Vitamin D is an essential dietary supplement. It is a pre-hormone produced in the body as a reaction to sun exposure (UV- ultraviolet rays). Vitamin D is generally referred to as “Calciferol” and exists naturally in some foods.
SOURCES of Vitamin D
The main source of vitamin D is direct exposure to a sufficient amount of sunlight. It has to be direct because ultraviolet rays cannot penetrate through your window. Other sources of vitamin D can be food sources such as;
- Whole grain cereals
- Beef liver
- Dairy products; milk and cheese
- Egg yolks
- Fish such as mackerel, tuna, or salmon.
Vitamin D may be used to treat osteoporosis, osteomalacia, and hypoparathyroidism. Other benefits include;
- Boosting the immune system; Vitamin D boosts your immune system by triggering antimicrobial bodies which fight off invading microbes, therefore protecting the body from threatening conditions to the health.
- Strengthening the bones and teeth; vitamin D supports calcium regulation and balance phosphorus levels in the body. The nutrient also supports the ability of the body systems to absorb these nutrients where needed. A vitamin D deficiency known as osteomalacia is a condition in which the bones are softened and are poor in density, including weak muscle. The body systems need to be able to absorb nutrients like calcium and utilize them properly.
- Supporting the functions of the central nervous system; the brain requires a number of various nutrients to regulate development and function properly.
- Maintaining healthy insulin levels; vitamin D is essential for regulating and balancing insulin levels in the body.
- Maintaining cardiovascular health; sufficient amounts of vitamin D regulates blood pressure, heart functions, also muscle cell development and functions.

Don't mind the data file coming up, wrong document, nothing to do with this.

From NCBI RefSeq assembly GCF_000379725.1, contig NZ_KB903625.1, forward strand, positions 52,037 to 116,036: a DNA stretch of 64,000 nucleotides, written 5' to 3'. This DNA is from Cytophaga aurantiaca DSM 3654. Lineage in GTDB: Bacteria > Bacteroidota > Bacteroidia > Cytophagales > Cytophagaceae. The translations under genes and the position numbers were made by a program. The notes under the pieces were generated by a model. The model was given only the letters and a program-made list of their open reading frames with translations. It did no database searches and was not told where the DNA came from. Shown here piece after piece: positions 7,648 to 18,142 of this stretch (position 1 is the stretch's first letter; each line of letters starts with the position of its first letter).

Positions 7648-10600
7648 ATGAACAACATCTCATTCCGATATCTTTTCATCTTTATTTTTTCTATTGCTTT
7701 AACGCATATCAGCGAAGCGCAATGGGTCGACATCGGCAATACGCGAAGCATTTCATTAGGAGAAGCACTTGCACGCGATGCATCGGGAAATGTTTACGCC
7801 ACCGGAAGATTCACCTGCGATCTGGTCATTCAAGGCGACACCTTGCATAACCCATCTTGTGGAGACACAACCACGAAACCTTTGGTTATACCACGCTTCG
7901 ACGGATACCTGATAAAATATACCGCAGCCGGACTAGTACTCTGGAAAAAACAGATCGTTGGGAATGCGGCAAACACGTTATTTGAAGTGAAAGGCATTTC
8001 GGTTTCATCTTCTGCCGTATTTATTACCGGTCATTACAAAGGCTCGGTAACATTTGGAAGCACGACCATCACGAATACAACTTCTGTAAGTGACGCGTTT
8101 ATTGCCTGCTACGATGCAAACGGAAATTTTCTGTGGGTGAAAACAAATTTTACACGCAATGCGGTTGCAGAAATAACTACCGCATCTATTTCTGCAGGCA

- Supporting the functions of the respiratory system; vitamin D has a key role in respiratory health because of its contribution to lung development and muscle strength.
- Aids diabetes management.
- Reduces your chances of flu infections; according to research, it has been found that vitamin D has protective characteristics against the flu virus and its risks.
This is a situation where the body lacks sufficient amounts of vitamin D. Factors that can cause vitamin D deficiencies to include;
CAUSES of Vitamin D deficiency
- Sunscreen; sunscreen lotions or products for skin including a sun protection factor that is “SPF” of about 30 can restrict the body from carrying out the processes involved with the vitamin.
- Skin type; Dark skin, supposedly combined with sunscreen will be harder for the body to absorb the ultraviolet radiation rays from the sun restricting the skin from producing vitamin D.
- Geographical location; this factor relates to people who live along northern latitudes, highly polluted areas, or people who work night shifts or basically do not leave the house.
- Covering almost every percentage of your skin with clothing also reduces vitamin D production.
The best ways to obtain vitamins or minerals are through natural sources or dietary supplements. A sufficient amount of sun exposure (if you can) on bare skin can be obtained from 5-10 minutes repeated up to 2-3 times weekly under direct sunlight.
Symptoms of vitamin D deficiency
- Loss of hair
- Aching muscles
- Delayed wound healing
- Joint aches
- Regular illness
- Mood swings
- Recurring infections
Some severe conditions due to prolonged Vitamin D deficiency include;
- Prostate cancer
- Respiratory related conditions
- Heart diseases
- Lowered immunity
- Conditions involving the brain and other aspects of the nervous systems
- Diabetes, etc.
EFFECTS of excessive vitamin D
An excessive intake or production of vitamin D, through food, supplements, or sunlight exposure can cause your blood vessels, kidney, lungs, and heart to solidify or harden. Although it is mostly from supplement abuse or too much time under the sun.
The most common signs of excessive vitamin D in your body system include;
- Frequent thirst
- Dry mouth or throat
- Loss of appetite
It is important to note that increasing your Vitamin D levels through exposure to the sun can have consequences over your lifetime. The suggested time for sun exposure should not be taken for granted as the added risk is not worth it.
Your diet and eating lifestyle are also important in preventing diseases and maintaining good health. Your diet should include a variety of nutrients rather than a concentrate of just one nutrient.